“If you can do so, without causing yourself too much inconvenience, please arrange to see me sometime. I am only five feet tall and don’t bite. I have a pantomime cartoon strip that I’d like very much to market, and you might be able to give me some information…”
Walt responded with the following: ““I am sorry you don’t bite, but nevertheless should be very glad to have you drop in and see me anytime at your convenience.” However, it was until a year later that the two of them met for lunch at the Tam O’Shanter Inn, and based on the strength of her samples of “Stella”, he hired her to serve in the story department. The department was made up of men who weren’t exactly that accommodating to their first ever female colleague.
In Nathalia Holt‘s wonderful and must-read book, “The Queens of Animation”, she details how Majolie faced a story department that was filled with men who didn’t try to hide their disdain for their first female colleague. The would play pranks on her and would subject her catcalls, “looking for any weakness they could find.”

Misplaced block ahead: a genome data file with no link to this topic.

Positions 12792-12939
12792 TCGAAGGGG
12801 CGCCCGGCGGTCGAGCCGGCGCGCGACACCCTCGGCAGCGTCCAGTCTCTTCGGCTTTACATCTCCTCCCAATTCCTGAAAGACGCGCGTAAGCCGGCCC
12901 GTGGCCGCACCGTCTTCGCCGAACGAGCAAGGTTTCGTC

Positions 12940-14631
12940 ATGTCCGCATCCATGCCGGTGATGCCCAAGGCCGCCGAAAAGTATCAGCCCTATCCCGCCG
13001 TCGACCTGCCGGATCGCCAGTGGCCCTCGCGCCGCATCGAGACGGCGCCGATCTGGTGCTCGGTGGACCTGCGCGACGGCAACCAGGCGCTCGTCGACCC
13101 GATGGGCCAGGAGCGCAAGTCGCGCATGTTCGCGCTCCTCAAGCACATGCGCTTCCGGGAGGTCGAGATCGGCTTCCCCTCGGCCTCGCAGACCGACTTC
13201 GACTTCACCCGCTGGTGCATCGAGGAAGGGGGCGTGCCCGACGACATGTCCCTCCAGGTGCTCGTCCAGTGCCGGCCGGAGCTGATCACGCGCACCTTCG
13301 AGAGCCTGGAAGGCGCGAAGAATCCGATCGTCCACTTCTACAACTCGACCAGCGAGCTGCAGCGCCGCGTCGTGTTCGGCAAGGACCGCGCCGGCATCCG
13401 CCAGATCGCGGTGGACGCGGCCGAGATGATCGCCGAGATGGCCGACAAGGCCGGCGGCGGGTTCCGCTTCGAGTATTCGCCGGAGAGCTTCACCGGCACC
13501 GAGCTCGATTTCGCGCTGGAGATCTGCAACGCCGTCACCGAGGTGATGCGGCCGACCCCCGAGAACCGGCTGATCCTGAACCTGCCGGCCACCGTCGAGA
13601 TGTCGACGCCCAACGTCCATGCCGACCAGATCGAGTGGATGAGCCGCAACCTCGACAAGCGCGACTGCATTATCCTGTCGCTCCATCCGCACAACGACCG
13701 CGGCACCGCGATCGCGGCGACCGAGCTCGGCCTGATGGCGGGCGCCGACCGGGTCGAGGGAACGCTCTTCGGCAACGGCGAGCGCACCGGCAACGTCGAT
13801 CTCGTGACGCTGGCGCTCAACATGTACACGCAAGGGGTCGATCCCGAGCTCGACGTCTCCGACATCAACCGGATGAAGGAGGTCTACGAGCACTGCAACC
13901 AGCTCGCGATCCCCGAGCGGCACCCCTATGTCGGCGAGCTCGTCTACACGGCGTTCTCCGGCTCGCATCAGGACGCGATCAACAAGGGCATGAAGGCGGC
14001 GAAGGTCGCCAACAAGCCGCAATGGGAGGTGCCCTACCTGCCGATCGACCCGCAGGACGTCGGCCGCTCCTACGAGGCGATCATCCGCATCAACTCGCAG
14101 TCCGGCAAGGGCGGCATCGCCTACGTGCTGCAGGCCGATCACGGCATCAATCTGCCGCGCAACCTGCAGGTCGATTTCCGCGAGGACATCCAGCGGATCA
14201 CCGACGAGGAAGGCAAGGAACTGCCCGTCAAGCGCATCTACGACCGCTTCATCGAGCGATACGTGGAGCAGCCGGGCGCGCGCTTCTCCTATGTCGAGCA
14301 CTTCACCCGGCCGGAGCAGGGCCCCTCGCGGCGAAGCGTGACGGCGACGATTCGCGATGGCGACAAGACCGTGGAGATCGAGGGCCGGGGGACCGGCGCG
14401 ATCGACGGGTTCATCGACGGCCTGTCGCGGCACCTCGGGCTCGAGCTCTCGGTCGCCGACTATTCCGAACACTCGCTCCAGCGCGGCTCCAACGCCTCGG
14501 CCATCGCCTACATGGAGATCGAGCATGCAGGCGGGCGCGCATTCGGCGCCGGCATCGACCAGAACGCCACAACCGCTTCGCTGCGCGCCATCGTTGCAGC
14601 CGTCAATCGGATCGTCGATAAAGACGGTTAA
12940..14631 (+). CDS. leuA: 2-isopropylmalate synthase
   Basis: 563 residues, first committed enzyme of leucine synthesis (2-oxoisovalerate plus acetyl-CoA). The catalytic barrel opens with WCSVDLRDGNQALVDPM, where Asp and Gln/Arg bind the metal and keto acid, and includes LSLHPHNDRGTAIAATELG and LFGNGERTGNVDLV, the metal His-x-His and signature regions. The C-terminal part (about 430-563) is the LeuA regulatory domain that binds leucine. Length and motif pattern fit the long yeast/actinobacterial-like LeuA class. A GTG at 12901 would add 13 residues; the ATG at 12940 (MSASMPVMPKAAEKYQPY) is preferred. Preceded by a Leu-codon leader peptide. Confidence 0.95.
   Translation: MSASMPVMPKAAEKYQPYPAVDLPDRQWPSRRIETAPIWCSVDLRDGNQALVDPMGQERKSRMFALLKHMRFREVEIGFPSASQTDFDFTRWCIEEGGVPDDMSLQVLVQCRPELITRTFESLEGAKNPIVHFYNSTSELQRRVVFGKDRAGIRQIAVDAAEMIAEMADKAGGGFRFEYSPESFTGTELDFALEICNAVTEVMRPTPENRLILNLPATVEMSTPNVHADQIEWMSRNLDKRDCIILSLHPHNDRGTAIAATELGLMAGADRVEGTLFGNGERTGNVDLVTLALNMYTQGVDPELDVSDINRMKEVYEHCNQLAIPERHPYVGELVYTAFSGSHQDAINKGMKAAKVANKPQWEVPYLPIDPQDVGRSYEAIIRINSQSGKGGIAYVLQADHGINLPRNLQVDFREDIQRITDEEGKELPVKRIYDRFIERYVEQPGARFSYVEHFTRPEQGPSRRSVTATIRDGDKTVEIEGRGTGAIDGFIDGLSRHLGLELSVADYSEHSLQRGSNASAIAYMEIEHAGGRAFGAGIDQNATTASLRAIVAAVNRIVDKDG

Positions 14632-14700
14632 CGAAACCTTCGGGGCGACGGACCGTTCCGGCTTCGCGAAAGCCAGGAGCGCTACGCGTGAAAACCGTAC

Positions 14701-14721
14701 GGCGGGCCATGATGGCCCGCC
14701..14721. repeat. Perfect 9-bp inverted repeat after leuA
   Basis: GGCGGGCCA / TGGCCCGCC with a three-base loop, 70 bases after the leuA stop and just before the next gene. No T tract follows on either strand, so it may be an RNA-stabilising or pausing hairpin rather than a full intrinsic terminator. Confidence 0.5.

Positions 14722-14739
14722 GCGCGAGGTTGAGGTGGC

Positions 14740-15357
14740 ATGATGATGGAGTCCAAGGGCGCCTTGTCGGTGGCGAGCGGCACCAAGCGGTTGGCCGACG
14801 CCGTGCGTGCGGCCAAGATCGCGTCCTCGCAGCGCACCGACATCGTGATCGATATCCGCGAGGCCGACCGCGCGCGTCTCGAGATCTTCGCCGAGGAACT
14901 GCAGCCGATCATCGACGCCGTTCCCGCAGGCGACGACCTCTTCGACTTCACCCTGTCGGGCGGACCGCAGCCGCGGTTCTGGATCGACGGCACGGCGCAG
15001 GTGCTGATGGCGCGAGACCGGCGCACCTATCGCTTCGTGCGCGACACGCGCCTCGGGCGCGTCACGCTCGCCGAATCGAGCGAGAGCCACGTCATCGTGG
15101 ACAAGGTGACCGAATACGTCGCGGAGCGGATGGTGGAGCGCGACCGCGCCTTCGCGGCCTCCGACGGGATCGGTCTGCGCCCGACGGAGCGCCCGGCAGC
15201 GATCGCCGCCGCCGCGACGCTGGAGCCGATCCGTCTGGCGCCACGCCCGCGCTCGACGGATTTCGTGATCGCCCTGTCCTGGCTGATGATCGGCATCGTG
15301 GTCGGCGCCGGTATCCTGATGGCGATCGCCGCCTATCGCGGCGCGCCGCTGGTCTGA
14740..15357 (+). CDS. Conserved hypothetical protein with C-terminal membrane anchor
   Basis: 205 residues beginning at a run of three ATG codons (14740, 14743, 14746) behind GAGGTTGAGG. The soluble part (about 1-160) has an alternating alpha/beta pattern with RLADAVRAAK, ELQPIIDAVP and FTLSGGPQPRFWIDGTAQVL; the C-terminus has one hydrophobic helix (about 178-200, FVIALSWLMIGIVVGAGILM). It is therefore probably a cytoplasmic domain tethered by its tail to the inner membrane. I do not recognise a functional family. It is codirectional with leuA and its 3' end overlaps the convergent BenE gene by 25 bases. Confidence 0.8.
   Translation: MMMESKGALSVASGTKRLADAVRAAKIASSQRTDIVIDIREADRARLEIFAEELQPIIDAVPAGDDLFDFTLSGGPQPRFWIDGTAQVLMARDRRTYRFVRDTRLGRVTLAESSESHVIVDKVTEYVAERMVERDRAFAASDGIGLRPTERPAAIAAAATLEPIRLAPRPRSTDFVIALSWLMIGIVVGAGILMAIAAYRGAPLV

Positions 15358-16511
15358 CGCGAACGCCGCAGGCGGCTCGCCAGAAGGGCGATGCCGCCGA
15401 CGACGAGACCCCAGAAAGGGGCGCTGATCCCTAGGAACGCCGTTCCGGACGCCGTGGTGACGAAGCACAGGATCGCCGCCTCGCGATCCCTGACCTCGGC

Majolie instantly made changes, she offered an entirely different perspective compared to the rest of story team who mostly focused on writing gag orientated stories. She came up with a touching original story about a baby elephant who is teased because of his trunk which proves surprisingly useful against a fire that threatens his love. The story was developed into the 1936 Silly Symphony, “Elmer Elephant”.
Elmer is theorized to be the precursor of “Dumbo”; both characters being that they have insecurities about a specific body part they get ridiculed for (in this case, Elmer’s trunk) and eventually achieving success with the body part in question. We can probably assume that the story came about as part of Majolie’s struggle to fit in as the only female in the story department.
“Majolie faced a story department that was filled with men who didn’t try to hide their disdain for their first female colleague. The would play pranks on her and would subject her catcalls, “looking for any weakness they could find.”
Master Disney animators Frank Thomas and Ollie Johnston, in their book Too Funny for Words, credit Bianca with elevating the art of animated storytelling: “We could not have made any of the feature films without learning this important lesson: Pathos gives comedy the heart and warmth that keeps it from becoming brittle.”